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Mid-Missouri Pride Fest holds interfaith worship service

Sunday, August 19, 2012 | 6:01 p.m. CDT
An interfaith worship service was one of the events at the Mid-Missouri Pride Fest on Sunday in Columbia.

COLUMBIA — The Mid-Missouri Pride Fest's interfaith worship service opened with an acoustic rendition of Lady Gaga's "Born This Way." The congregation — comprised of about 70 people of all ages, faiths and sexual orientations — crowded into the top floor of the Deja Vu Comedy Club on Sunday afternoon. By the second verse, most were clapping and singing along.

Leaders from more than six different faiths — including Buddhism, Judaism and at least four denominations of Christianity — took turns offering their support for the lesbian, gay, bisexual and transgender community at the third annual service. Most of the faith leaders were dressed in jeans and white T-shirts that read "we are all wonderfully made" on the back. Each leader delivered a short message of acceptance and affirmation to the congregation.

Many of the leaders were openly gay themselves. Everyone is "welcome here and everywhere we worship," the Rev. Steven Swope of the Columbia United Church of Christ said.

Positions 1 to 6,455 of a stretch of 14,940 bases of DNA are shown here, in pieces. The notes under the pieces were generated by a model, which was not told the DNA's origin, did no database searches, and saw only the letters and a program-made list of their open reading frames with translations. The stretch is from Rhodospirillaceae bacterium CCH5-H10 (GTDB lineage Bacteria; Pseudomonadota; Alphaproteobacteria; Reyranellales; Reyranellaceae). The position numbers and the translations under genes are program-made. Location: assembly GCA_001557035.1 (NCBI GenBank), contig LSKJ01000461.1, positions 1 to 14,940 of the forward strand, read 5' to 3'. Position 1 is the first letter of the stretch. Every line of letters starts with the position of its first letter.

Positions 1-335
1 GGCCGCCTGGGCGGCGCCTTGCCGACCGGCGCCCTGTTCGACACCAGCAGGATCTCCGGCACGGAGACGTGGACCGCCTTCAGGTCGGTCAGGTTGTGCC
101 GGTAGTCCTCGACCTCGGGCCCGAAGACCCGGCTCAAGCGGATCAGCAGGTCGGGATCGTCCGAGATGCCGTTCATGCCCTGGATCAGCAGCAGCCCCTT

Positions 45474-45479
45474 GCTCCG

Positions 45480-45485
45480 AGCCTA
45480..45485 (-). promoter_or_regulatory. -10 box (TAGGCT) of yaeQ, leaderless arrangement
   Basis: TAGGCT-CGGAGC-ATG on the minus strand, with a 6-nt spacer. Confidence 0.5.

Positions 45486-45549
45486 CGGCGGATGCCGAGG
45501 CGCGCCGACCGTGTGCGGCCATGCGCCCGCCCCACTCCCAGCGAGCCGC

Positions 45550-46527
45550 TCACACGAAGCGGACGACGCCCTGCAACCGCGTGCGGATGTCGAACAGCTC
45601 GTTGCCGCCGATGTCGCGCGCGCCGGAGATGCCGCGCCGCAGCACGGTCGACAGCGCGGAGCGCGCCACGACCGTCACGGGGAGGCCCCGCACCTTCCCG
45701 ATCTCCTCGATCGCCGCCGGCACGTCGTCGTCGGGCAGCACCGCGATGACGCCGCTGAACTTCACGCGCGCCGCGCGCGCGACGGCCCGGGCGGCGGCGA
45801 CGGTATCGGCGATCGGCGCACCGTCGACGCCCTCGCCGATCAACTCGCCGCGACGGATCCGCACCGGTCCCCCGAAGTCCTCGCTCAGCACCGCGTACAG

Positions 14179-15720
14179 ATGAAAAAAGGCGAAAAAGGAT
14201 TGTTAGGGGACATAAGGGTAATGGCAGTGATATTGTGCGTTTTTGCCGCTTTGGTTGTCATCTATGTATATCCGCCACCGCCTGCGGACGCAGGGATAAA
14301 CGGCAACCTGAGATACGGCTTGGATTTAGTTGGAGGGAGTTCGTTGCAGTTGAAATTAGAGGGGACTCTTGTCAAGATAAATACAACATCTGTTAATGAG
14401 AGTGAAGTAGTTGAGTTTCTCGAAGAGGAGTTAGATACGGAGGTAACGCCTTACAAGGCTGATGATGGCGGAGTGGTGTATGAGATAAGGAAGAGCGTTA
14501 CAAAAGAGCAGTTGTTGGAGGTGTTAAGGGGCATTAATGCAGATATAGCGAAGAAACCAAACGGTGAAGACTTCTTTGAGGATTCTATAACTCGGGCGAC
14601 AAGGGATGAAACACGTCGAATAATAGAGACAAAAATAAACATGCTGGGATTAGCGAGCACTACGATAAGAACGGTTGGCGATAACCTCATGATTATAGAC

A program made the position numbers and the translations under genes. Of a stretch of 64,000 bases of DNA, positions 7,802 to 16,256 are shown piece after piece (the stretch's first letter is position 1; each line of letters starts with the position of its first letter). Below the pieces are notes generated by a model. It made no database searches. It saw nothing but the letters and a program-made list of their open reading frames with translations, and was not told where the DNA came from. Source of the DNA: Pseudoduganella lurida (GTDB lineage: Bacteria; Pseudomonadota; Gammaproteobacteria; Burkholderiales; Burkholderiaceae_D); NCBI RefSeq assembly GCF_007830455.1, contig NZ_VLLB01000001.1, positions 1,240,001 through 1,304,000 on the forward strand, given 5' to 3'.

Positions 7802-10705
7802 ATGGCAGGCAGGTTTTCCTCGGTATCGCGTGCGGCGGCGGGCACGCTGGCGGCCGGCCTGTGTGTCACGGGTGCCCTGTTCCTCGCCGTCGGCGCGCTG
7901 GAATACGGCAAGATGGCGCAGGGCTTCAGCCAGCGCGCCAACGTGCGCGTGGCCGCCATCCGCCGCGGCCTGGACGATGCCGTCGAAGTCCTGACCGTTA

The interfaith worship service was among a variety of events at the ninth annual Mid-Missouri Pride Fest in downtown Columbia on Sunday. Festival staples such as face-painting and the Gayest Dog Contest kept attendees busy throughout the day. The Downtown Upstage Drag Show will punctuate the festival Sunday night.

More than 40 businesses and organizations rented exhibit booths along Cherry Street and in the Deja Vu parking lot.

On the top floor of Deja Vu, the second hymn of the service, Cyndi Lauper's "True Colors," preceded a sermon from the Rev. Jamie Haskins, the director of spiritual life at Westminster College in Fulton. Haskins' oration was the centerpiece of the service. In a manner similar to a beat poet, Haskins delivered tales of change, courage and acceptance, with an emphasis on taking the first step of a journey.

The service concluded with Mumford and Sons' "Sigh No More," but not before vocalist and guitarist Brad Bryan jokingly apologized for the "non-inclusive" use of the word "man" in the lyrics.

"People may put up barriers, but God doesn't," worshiper Vicki Boyd-Kennedy said.

The retired Rev. Dick Blount, 85, was also in attendance. Blount is a known advocate for the gay community and a founder of the Open Door Ministry in Columbia, an open-faith ministry that seeks to raise awareness and support for the LGBT community and their families.

"When we started Open Door 13 years ago, this is what we dreamed about," Blount said.

Supervising editor is Dan Burley.


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